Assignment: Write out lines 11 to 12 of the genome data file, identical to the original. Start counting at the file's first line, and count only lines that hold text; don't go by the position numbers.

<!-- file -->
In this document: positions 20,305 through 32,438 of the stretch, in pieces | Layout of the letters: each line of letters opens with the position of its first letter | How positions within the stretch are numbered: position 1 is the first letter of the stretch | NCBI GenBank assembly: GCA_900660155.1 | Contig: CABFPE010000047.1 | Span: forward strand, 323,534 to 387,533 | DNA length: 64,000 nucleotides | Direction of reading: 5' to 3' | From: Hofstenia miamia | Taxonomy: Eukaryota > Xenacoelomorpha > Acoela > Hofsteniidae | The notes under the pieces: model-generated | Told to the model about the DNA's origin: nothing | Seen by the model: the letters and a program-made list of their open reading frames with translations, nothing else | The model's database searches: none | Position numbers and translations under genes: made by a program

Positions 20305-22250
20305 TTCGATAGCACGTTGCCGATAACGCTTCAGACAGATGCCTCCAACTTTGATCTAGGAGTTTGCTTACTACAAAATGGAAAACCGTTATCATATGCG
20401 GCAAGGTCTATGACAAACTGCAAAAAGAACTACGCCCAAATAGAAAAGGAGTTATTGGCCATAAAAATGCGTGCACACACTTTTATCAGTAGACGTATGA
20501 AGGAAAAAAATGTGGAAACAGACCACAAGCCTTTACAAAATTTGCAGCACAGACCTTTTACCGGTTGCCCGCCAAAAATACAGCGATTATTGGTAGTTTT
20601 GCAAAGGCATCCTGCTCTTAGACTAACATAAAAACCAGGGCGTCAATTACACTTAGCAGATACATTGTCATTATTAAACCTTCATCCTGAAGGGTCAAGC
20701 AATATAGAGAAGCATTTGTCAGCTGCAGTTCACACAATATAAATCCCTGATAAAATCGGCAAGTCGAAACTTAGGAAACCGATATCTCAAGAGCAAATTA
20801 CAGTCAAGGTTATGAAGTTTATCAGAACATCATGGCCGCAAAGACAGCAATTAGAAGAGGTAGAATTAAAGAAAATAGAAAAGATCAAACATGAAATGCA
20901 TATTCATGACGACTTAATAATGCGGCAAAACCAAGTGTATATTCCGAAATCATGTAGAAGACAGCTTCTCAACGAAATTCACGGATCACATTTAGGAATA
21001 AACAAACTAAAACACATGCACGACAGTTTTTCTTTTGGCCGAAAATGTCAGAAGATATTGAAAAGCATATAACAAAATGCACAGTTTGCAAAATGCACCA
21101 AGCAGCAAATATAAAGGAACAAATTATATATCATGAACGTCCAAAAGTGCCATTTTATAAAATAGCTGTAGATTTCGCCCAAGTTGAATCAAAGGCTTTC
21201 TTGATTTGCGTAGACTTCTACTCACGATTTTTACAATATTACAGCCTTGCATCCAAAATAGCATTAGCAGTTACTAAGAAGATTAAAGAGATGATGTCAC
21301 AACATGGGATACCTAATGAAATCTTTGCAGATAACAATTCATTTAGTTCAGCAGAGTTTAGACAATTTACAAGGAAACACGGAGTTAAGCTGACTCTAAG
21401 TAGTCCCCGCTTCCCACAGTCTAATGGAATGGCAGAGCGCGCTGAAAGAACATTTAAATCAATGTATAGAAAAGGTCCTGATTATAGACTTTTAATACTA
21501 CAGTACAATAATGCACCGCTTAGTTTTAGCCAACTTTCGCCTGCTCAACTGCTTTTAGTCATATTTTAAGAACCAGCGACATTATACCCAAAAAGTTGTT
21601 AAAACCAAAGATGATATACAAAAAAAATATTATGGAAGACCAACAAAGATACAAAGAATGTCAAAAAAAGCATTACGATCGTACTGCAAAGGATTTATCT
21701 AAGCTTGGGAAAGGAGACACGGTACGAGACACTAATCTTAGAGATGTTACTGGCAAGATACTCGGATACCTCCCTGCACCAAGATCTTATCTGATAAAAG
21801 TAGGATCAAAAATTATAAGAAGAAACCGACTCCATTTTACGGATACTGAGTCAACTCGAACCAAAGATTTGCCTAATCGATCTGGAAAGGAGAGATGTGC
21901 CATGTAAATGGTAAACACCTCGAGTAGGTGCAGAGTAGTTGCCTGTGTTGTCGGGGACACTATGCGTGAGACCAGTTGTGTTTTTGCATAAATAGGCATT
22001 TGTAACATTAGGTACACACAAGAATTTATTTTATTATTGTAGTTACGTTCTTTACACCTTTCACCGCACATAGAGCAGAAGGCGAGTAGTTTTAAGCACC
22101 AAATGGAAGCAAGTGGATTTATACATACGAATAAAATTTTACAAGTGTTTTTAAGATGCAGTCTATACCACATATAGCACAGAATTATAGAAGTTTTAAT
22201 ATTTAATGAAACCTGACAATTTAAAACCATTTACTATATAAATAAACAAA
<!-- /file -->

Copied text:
21101 AGCAGCAAATATAAAGGAACAAATTATATATCATGAACGTCCAAAAGTGCCATTTTATAAAATAGCTGTAGATTTCGCCCAAGTTGAATCAAAGGCTTTC
21201 TTGATTTGCGTAGACTTCTACTCACGATTTTTACAATATTACAGCCTTGCATCCAAAATAGCATTAGCAGTTACTAAGAAGATTAAAGAGATGATGTCAC